Harcourt had just rejected Four & Twenty Dinosaurs in 1988. But my editor, Diane D'Andrade (new at Harcourt) loved the title and wondered if I had any ideas about combining dinosaurs with numbers.
I remembered reading about the different sizes of the dinosaurs, some of them tiny, many of them about the size of a cat.
The Littlest Dinosaur captured my imagination. My opening spread: "Everyone thinks about the biggest dinosaurs, but what about the littlest dinosaurs?"
I will never forget a visit to a California school. They took me outside to their playground which was on a hill. They had chalked an outline of a brontosaurus and the children were measuring it, just like my opening spread. They brought my book to life! What a thrill.
In the book I compare the sizes of the smaller dinosaurs with things a child is familiar with: a refrigerator-sized dinosaur nick-named "egg thief" is stealing eggs from the refrigerator. On another page, I feature a dinosaur about five feet long, small enough to fit into your bathtub, taking a bath.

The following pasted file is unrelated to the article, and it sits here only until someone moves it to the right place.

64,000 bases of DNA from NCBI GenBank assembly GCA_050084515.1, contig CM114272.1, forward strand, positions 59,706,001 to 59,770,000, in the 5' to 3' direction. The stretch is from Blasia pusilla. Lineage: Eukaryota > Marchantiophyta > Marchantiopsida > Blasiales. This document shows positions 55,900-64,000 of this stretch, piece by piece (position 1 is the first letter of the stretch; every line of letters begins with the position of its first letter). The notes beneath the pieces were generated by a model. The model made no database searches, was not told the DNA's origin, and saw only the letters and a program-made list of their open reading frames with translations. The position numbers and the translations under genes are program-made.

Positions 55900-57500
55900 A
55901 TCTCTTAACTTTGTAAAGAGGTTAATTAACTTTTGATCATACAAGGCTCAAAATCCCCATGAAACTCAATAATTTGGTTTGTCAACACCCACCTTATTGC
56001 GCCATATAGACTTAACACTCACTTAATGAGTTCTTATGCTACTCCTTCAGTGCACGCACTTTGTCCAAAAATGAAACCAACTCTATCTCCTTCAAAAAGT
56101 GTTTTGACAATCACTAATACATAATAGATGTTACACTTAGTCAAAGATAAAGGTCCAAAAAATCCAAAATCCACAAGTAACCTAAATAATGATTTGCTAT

This was my first book where I had a pronunciation guide in the text, on the same page, making it easier to read the dinosaur's name. I dedicated The Littlest Dinosaur to my family for putting up with me while I measured everything around our house including the kitchen sink.
I still get lots of letters from teachers who have used this book in their classrooms who think I made up these dinosaurs. But I didn't. They were real dinosaurs, and I even include a bibliography showing where I got my factual information.
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